Over a final cup of customary chai tea – a sweet, milky concoction that is perhaps the only lasting indication of the British Raj – I observed to Narendra that the children’s spirits seemed very high. He explained to me that the centre’s focus was on providing the children with love. While formal professional counselling is important, he and the staff believe that a loving home is the most important element of the children’s care. This extends to their medical treatment; he explained that the children receive their anti retroviral medication from the house doctor twice a day but beyond this the staff attempt to help the children to lead as normal lives as possible with not much discussion of HIV. As an untrained observer, I cannot say more about this approach other than the result seems to be seemingly spirited and engaged children, not unlike the many I have worked with in schools in the UK.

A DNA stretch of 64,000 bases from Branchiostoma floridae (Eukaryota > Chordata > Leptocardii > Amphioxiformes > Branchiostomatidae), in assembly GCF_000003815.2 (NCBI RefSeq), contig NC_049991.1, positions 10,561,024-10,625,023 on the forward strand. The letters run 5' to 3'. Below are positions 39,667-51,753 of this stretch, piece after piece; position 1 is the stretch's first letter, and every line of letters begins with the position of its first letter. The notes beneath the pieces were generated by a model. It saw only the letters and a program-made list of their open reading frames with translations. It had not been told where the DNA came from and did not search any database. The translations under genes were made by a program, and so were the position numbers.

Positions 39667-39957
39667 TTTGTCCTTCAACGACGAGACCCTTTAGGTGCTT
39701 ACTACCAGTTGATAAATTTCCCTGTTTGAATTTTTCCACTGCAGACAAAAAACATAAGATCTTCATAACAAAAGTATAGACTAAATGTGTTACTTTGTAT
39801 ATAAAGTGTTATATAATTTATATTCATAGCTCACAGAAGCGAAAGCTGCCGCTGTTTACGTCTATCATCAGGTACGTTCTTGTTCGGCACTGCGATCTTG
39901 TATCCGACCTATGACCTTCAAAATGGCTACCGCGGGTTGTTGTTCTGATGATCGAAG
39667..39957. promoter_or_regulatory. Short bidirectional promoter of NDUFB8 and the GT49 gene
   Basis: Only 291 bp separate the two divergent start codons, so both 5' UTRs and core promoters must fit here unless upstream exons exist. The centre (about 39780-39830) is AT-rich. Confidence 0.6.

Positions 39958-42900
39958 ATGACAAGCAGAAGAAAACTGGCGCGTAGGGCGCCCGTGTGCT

This project, like Vocational Impact’s sister organisation Bobbi Bear in South Africa, dares to venture where many state systems and other NGO’s dare not. The centre’s dedicated staff care for and support children that are left without the help and support they deserve, often due to a disease so poorly understood throughout the world. Understanding these issues is a vital part of combatting HIV and AIDS, as is engaging with those who live with the disease, which is so easily managed with the right healthcare. I learnt a huge amount during my brief visit to the children’s centre and I will remain forever grateful.
*fake names are used to protect children